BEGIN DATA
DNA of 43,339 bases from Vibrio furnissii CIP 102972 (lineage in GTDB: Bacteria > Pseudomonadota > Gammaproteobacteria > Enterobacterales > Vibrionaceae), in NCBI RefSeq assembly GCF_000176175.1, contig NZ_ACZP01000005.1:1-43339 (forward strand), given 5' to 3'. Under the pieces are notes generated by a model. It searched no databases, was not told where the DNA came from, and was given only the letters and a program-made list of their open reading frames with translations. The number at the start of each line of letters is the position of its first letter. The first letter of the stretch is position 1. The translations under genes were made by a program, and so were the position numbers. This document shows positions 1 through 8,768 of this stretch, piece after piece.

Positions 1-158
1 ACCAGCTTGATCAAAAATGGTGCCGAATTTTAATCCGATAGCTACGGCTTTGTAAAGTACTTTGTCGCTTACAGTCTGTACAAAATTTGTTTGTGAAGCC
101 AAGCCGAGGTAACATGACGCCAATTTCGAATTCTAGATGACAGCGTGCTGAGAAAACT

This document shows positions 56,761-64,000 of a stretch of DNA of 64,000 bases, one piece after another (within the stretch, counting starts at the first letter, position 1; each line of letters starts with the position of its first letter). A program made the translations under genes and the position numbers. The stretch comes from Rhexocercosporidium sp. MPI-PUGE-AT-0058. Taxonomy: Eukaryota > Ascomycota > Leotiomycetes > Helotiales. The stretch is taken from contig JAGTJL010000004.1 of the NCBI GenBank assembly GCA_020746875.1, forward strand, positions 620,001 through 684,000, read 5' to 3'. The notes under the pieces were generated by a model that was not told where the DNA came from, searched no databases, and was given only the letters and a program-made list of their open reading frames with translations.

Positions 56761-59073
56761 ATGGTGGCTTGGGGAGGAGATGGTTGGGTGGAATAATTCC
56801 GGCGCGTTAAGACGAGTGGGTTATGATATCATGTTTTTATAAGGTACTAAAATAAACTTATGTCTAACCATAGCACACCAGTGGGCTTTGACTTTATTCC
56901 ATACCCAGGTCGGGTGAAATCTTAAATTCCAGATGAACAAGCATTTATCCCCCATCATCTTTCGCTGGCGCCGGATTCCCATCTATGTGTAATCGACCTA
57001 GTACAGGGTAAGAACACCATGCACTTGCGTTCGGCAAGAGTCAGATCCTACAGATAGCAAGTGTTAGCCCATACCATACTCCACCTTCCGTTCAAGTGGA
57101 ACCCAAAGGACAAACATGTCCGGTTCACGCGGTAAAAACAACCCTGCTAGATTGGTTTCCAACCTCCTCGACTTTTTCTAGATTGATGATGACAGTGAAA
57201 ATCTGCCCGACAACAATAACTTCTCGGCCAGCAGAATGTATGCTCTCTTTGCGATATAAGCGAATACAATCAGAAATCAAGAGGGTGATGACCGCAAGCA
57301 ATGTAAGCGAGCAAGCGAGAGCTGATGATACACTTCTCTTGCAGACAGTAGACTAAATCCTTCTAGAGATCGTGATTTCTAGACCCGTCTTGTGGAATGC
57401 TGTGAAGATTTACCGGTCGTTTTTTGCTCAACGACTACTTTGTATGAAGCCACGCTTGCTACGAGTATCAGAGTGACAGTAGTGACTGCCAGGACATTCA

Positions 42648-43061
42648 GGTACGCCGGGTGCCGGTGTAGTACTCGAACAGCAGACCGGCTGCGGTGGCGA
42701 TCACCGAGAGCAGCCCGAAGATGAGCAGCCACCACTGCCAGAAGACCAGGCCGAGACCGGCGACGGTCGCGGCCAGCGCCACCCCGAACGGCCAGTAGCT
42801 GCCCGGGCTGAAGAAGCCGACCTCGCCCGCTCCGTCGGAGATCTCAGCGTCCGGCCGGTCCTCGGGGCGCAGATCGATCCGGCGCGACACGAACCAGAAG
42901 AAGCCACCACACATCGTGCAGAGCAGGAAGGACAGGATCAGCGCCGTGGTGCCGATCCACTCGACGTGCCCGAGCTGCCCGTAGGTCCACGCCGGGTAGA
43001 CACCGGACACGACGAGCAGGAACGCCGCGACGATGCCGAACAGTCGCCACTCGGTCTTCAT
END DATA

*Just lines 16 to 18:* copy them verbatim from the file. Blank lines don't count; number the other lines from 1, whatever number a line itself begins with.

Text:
42648 GGTACGCCGGGTGCCGGTGTAGTACTCGAACAGCAGACCGGCTGCGGTGGCGA
42701 TCACCGAGAGCAGCCCGAAGATGAGCAGCCACCACTGCCAGAAGACCAGGCCGAGACCGGCGACGGTCGCGGCCAGCGCCACCCCGAACGGCCAGTAGCT
42801 GCCCGGGCTGAAGAAGCCGACCTCGCCCGCTCCGTCGGAGATCTCAGCGTCCGGCCGGTCCTCGGGGCGCAGATCGATCCGGCGCGACACGAACCAGAAG